Category Archives: Mexico Border

21 Year Retired Air Force Veteran Master Sergeant and Civic Activist Michelle Harris seeks to turn the LD 13 Senate Seat Blue in November

Democratic LD 13 Senate Candidate Michelle Harris

With her husband as a campaign manager and 30 volunteers at her disposal, retired 21 Year Air Force Veteran Master Sergeant and local Civic Activist Michelle Harris is seeking the LD 13 Senate Seat this November in order to make it Blue. Her potential opponent, to be determined after the August 28 Primary, may be disgraced expelled State House Member Don Shooter. This well qualified and experienced Clean Elections candidate, with a compelling message and agenda, is one of many Democrats that will help shift the balance of power from Republicans in the November Elections.

Over water, coffee, croissants, and a very huge Blueberry Muffin at Mimi’s Café at Dysart and the I-10, Master Sergeant Harris enthusiastically relayed why she is the best candidate for the State Senate in LD 13 and the its residents whose territory stretches from Yuma in the South to Wickenburg in the North with parts or all of Glendale, Goodyear, Litchfield Park, Buckeye, and Avondale in between. Motivated to run because local state leaders from the district or the Corporation Commission did not take the time to address concerns in a either a timely (sewage rate increase) or any (school voucher expansion) manner, Harris wants to use the training and experience gained from her service in the Air Force to engage with all stakeholders on the needs of the district and solve problems in a consensus fashion. If she prevails this November, she will be the first Democrat in recent memory to win a legislative seat in this district.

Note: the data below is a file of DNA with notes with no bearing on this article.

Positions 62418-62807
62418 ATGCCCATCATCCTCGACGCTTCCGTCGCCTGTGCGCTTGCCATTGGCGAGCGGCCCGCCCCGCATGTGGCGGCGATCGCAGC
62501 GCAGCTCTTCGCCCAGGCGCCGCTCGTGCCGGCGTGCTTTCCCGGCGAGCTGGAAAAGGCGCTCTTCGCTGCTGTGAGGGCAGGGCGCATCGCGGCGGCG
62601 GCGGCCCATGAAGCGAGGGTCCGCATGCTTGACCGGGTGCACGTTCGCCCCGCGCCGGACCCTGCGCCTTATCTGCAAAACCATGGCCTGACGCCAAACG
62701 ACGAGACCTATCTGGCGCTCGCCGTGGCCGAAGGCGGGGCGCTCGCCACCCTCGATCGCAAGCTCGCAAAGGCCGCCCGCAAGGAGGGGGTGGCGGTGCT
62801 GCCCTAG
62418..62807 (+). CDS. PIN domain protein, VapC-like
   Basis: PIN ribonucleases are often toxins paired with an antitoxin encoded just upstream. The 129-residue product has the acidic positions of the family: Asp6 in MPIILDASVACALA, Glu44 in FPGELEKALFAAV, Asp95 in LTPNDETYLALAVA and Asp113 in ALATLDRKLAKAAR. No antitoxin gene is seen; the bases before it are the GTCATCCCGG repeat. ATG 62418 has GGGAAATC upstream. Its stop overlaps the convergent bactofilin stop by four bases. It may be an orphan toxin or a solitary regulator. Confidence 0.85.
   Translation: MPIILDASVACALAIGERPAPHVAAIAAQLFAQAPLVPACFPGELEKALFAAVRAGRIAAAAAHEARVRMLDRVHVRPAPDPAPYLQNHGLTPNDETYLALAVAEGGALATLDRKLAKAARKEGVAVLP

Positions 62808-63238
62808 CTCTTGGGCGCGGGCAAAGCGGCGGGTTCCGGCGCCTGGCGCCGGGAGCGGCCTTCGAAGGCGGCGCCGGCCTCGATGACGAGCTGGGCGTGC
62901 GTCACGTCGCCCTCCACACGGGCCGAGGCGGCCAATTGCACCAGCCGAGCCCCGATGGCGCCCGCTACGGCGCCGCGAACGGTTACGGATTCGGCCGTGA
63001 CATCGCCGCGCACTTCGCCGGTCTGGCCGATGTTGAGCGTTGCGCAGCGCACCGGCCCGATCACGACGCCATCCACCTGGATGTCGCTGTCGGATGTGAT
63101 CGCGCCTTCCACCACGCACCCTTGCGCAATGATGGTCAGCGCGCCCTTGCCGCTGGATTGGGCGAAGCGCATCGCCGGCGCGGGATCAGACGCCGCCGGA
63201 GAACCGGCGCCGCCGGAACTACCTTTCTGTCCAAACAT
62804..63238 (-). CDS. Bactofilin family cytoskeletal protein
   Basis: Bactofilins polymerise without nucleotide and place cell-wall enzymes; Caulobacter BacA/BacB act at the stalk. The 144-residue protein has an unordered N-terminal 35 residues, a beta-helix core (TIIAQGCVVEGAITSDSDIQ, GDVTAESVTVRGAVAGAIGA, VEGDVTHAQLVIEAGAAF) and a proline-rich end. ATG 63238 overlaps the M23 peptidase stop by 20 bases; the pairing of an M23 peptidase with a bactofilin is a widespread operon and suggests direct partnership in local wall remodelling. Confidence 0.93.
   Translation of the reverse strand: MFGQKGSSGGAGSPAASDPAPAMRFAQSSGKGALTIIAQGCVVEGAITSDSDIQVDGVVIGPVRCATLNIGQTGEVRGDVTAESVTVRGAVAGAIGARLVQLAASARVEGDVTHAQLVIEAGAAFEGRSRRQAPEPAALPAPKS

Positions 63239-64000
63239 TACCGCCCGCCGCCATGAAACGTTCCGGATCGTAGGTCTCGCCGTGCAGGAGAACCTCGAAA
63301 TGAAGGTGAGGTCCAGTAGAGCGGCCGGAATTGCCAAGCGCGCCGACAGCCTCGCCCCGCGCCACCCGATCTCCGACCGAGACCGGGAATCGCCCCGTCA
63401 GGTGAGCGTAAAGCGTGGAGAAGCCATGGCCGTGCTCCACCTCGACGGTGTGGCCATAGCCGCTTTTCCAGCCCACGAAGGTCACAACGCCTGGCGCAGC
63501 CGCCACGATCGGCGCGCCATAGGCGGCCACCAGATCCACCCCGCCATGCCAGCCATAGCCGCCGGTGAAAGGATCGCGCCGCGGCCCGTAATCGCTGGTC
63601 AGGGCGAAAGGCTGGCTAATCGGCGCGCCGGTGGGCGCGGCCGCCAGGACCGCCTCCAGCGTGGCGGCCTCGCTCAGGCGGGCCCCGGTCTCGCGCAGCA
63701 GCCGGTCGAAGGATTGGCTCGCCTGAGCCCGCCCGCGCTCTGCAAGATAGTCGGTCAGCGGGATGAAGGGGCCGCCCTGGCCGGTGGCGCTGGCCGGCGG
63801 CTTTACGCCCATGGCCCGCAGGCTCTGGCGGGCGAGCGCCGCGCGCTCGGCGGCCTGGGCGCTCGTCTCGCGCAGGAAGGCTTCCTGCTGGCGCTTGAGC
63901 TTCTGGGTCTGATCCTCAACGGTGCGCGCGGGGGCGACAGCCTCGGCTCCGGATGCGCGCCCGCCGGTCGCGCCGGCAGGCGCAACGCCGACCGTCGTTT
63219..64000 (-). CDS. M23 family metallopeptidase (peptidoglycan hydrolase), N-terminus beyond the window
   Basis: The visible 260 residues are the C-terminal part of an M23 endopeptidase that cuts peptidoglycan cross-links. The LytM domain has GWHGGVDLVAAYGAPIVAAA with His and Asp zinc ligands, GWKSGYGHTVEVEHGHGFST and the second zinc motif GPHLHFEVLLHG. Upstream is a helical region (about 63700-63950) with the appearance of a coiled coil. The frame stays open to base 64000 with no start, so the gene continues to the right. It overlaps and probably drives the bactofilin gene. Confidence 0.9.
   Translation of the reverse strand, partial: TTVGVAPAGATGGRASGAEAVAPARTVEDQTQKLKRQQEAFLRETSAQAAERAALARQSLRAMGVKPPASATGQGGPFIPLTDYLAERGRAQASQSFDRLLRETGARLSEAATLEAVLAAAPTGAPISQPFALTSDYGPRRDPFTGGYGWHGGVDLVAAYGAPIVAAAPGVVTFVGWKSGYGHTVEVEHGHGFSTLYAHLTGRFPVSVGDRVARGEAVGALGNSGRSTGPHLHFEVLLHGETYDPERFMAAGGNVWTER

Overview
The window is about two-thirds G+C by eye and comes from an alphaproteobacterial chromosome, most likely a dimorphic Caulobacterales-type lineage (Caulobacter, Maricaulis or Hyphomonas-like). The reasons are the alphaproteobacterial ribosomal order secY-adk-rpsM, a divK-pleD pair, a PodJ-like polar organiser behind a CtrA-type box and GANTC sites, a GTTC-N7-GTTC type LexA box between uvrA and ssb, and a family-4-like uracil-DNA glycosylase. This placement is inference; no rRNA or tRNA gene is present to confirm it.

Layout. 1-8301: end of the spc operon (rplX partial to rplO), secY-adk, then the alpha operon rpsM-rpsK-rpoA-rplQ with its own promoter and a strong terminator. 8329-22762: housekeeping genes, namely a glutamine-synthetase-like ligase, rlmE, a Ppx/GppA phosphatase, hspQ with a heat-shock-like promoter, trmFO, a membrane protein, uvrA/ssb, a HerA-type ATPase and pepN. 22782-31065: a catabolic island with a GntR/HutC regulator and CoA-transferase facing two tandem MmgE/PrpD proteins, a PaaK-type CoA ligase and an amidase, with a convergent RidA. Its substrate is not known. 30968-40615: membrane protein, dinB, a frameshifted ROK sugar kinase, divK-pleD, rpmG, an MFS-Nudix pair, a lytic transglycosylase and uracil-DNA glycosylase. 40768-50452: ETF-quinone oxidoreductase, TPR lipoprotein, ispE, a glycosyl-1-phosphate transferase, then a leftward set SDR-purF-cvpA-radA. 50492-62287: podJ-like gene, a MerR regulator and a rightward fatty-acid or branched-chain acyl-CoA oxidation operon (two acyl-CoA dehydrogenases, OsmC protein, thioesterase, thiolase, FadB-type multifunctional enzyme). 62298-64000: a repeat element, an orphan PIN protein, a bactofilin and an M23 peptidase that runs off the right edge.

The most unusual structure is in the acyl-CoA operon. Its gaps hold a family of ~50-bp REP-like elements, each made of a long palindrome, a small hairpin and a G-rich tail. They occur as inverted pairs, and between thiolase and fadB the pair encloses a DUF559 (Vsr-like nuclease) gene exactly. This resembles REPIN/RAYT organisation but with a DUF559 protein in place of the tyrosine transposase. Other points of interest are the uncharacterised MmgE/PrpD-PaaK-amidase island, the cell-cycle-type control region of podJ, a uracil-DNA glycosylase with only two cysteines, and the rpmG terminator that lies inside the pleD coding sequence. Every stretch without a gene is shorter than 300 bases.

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Lifting All People Up is the Goal of LD 15 State Senate Candidate Kristin Dybvig-Pawleko

LD 15 State Senate Candidate Kristin Dybvig-Pawelko

After bearing the ravings of a “gentleman,” in desperate need of decaf coffee, going through drive-through rage at the Starbucks at Tatum and Paradise Village Gateway in Phoenix, Democratic Candidate Ms. Kristin Dybvig-Pawleko (pronounced Dib Vig Pa Welko) passionately framed why she is the best candidate to win the open State Senate Seat in Legislative District 15 this November.

A first-time Clean Elections candidate, running as a team with LD 15 State House candidate and fellow educator Jennifer Samuels, Dybvig-Pawleko wants to bring a community-minded consensus solution approach to governing that emphasizes lifting all people up by building up our public education system, infrastructure, local and state economies, and stopping gun violence.

LD 15 includes parts or all of Peoria, Phoenix, Cave Creek, Paradise Valley, and Deer Valley. Unlike recent past elections where there has been minimal or no Democratic presence, this year features three Democrats vying for the two State House seats in LD 15 and a very enthusiastic State Senate Candidate in Ms. Dybvig-Pawleko.